IRVINGTON, NJ — Newly appointed South Ward Councilwoman Jamillah Beasley-McCleod made local history on Monday, April 22, when she became the first black Muslim female appointed to Irvington Municipal Council.
The daughter of former council President D. Bilal Beasley, who was also an Essex County freeholder and Team Irvington social and political organization co-founder, Beasley-McCleod was unanimously voted in by the council on Monday, April 22, to fill the seat left vacant by the unexpected death of Councilwoman Sandy Jones.
“We’ve had African-American women, we’ve had Jewish women, we’ve had Catholic women,” said Beasley-McCleod’s brother, Omar Bilal, on Monday, April 29. “We’ve had a rainbow of religious entities that have sat on the council, but Jamillah is the first African-American Muslim woman to ever sit on the Municipal Council.”
Beasley-McCleod continued family tradition when she was sworn in with a Quran instead of a Bible, as the oath of office was administered to her by municipal clerk Harold Weiner on Monday, April 22.
“That was my dad’s Quran,” said Beasley-McCleod of the holy book on Wednesday, April 24. “It’s the same one he was sworn in with 31 years ago.”
A Bible is traditionally used for most U.S. ceremonies, but other books are permitted. Christians use the Bible and Muslims use a Quran. State Attorney General Gurbir Grewal, who is a Sikh, used the Granth, the central religious text of his religion, for his swearing-in ceremony. Whichever book is used, the intent is to demonstrate the sincerity of the oath the person is taking.
The Quran held for Beasley-McCleod by her mother, Irvington Democratic Committee Chairwoman Baseemah Beasley, had also been used by her father when he was first sworn into office as South Ward councilman in 1988, and every time after that.
“I really didn’t realize that we made history,” Omar Bilal said. “The Quran was the Quran that my father used, so my mother felt that it was only right that we use it for his daughter. Being Muslims, that’s what we look at as the scriptures of our religion.”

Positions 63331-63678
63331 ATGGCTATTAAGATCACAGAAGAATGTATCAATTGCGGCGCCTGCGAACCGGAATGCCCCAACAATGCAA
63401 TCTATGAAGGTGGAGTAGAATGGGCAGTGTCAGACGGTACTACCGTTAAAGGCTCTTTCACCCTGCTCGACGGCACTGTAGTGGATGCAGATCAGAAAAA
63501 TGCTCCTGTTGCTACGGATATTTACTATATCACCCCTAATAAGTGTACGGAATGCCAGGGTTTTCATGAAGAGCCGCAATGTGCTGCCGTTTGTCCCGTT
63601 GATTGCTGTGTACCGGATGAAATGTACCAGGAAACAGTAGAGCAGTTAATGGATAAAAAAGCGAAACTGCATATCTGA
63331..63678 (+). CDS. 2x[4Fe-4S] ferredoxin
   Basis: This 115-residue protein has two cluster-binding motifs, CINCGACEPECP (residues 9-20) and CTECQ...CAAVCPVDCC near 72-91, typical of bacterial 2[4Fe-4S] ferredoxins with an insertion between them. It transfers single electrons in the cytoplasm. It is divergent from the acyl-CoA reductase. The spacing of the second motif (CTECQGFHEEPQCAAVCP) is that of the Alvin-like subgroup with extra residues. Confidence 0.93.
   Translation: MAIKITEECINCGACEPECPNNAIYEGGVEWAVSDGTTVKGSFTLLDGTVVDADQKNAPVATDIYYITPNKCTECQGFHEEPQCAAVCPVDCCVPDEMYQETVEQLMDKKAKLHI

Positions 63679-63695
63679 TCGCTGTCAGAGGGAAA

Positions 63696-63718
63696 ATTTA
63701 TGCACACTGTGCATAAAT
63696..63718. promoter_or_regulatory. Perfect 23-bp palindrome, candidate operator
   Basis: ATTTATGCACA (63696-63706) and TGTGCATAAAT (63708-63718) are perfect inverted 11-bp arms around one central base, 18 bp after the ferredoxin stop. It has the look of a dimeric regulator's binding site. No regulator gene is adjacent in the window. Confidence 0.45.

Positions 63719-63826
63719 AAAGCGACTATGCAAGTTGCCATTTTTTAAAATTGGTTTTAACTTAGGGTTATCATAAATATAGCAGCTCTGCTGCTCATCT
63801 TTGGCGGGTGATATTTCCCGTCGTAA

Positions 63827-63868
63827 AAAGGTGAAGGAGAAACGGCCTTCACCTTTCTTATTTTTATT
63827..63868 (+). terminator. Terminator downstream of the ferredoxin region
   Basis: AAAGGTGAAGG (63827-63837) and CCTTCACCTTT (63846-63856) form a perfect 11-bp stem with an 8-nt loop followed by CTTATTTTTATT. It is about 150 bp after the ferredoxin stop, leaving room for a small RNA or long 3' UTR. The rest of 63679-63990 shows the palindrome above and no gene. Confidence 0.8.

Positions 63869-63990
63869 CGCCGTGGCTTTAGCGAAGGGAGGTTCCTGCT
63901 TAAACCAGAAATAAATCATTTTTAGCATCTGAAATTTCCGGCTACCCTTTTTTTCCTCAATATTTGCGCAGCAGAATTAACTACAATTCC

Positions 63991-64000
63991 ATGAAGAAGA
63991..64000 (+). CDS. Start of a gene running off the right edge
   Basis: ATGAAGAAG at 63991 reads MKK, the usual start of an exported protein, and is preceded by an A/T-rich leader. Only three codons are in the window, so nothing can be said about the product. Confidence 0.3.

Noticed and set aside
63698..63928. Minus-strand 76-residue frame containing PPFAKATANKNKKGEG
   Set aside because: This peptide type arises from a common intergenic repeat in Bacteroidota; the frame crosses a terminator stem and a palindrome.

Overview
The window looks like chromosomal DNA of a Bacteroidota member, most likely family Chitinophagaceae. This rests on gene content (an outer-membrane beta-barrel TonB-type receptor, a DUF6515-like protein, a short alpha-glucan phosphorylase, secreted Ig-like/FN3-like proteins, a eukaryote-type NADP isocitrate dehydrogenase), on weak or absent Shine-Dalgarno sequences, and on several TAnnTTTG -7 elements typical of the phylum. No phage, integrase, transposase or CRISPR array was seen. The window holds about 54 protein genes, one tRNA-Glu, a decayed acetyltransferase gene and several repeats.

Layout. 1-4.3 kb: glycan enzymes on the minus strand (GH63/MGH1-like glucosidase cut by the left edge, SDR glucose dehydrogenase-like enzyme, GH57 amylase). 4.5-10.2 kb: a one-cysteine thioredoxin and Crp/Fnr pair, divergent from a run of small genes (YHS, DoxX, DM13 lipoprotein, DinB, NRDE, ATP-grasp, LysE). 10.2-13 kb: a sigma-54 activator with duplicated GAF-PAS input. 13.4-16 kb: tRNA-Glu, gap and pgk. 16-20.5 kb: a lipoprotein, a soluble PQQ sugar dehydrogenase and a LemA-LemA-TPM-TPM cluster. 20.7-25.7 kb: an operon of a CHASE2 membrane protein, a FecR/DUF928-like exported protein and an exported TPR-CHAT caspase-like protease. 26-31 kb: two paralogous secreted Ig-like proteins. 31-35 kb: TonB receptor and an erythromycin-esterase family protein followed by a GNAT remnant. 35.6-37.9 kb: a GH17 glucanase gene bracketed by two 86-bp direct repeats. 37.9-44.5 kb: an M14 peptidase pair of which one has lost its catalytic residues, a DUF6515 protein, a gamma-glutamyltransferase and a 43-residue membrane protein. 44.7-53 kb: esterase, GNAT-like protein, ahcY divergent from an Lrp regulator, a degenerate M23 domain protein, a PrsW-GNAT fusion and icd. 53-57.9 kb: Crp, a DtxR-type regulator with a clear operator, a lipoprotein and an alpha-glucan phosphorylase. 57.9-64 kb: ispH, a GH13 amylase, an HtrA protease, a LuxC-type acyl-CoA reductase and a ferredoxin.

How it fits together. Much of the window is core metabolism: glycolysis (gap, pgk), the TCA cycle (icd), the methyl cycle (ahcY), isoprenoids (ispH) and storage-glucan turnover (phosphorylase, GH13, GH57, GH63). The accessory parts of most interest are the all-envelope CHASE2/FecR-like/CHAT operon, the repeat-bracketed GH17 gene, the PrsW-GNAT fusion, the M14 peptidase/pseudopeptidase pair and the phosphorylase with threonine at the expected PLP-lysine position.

“There’s more history to come,” he continued. “We don’t necessarily have to be the first, but we want to make sure that we provide and implement a good quality of living for all those that live in the township of Irvington, provide a good quality of living for everybody.”
“So what happens now is that there is a special election in November for Sandra Jones that has just been filled by Jamillah Beasley,” said Mayor Tony Vauss on Monday, April 22. “Jamilah would have to also run next year for the full term. So from now until November, she’s appointed, until that time, and then from November until next May, that’s what she’s running for in November, the unexpired term. And then, come May, she’ll be running for a full term.”
Omar Bilal said his sister and the rest of the Beasley family are ready to go.
“We have a saying in masonry that ‘A title is nothing unless you utilize it to its fullest degree,’” Omar Bilal said. “When people elect you, they expect you to be the problem solver and make things work, so when they elect you, you’ve got to put that title to work. Irvington is on the move. We’re in for some good things.”